Frequently Asked Questions

The price is directly related to the scope of a project. One single line of ascent (patrilineal or matrilineal line) may cost a few hundred dollars, including the documentary evidence, while a twelve-generation fan chart might cost ten times this amount. You are the one who sets the limits. We suggest you contact one of our genealogists to discuss your project.
There are many: some registers might have been destroyed by fire, a family might have left a town or village without leaving a trace, a marriage celebrated by a missionary might have not been recorded, the names may have changed, a document might be illegible, or a page might be missing from a register. And let's not forget adoptions. A seasoned genealogist often finds alternative options to look for other documentary evidence, but it may take more hours of research.
Of course! You are the one who sets the limits, based on your interests at one point in time. If you wish to extend the initial research request at a later time, we will resume the research where we left it.
You will be presented with a written report disclosing all genealogical facts related to your research project as well as images of all the documentary evidence. This report is printed and bound so it may easily be kept in your family archives. On request, a digital copy compatible with any genealogy software might also be obtained should you wish to continue your own research.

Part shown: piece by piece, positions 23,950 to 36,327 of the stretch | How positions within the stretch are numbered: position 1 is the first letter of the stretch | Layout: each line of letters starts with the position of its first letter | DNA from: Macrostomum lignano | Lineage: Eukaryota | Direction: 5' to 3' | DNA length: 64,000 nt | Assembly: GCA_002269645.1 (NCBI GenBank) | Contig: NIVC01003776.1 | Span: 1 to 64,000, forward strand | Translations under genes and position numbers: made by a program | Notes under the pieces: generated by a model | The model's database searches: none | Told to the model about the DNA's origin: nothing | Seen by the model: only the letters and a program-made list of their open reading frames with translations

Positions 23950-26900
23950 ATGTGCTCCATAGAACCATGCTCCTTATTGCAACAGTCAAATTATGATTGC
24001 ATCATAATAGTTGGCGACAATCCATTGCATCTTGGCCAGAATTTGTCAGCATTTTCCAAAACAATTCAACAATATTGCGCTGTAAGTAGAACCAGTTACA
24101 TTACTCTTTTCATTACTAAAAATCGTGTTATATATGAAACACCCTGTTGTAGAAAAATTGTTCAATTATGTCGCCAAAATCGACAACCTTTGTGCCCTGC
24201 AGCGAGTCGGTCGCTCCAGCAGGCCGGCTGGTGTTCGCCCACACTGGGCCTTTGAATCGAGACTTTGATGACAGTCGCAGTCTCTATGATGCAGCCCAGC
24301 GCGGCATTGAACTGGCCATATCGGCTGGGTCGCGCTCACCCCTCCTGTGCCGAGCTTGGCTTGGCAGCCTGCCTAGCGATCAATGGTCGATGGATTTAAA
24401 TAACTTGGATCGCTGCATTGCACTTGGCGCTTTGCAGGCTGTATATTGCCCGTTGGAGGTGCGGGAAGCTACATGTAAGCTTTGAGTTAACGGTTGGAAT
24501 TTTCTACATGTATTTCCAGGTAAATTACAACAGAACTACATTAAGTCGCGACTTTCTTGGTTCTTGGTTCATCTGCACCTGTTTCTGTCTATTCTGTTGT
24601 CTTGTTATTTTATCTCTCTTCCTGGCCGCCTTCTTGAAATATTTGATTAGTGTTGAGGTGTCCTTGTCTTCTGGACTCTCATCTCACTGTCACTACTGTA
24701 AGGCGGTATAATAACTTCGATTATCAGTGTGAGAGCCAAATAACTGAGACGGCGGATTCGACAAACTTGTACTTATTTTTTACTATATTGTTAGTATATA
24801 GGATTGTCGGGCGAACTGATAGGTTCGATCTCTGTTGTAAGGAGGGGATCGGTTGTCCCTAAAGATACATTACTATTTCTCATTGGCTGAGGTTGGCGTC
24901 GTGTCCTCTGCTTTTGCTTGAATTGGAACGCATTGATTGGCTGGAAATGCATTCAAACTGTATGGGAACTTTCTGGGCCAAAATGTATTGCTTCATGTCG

In some instances, we did find photos for our clients but it is mostly unlikely. Archival funds located in archive centres contain plenty of public figures photos. Unfortunately such is not the case for the general public. The best way to gather old pictures is to talk to your family's elders.
Traditional genealogy relies on documentary evidence (baptismal, marriage, and burial records). Native Americans did not keep records of life events, except for the ones who lived within missionary communities. Some parish registers of the seventeenth century may disclose the word sauvage following a Native's name, or even the nation's name. For these, the parents' names were not mentioned on a marriage record. Other documents—census, for example—might give another avenue for research. If you think you might have Native ancestry, we suggest you ask your family to identify the branch in which one of our genealogists might find your Native ancestors.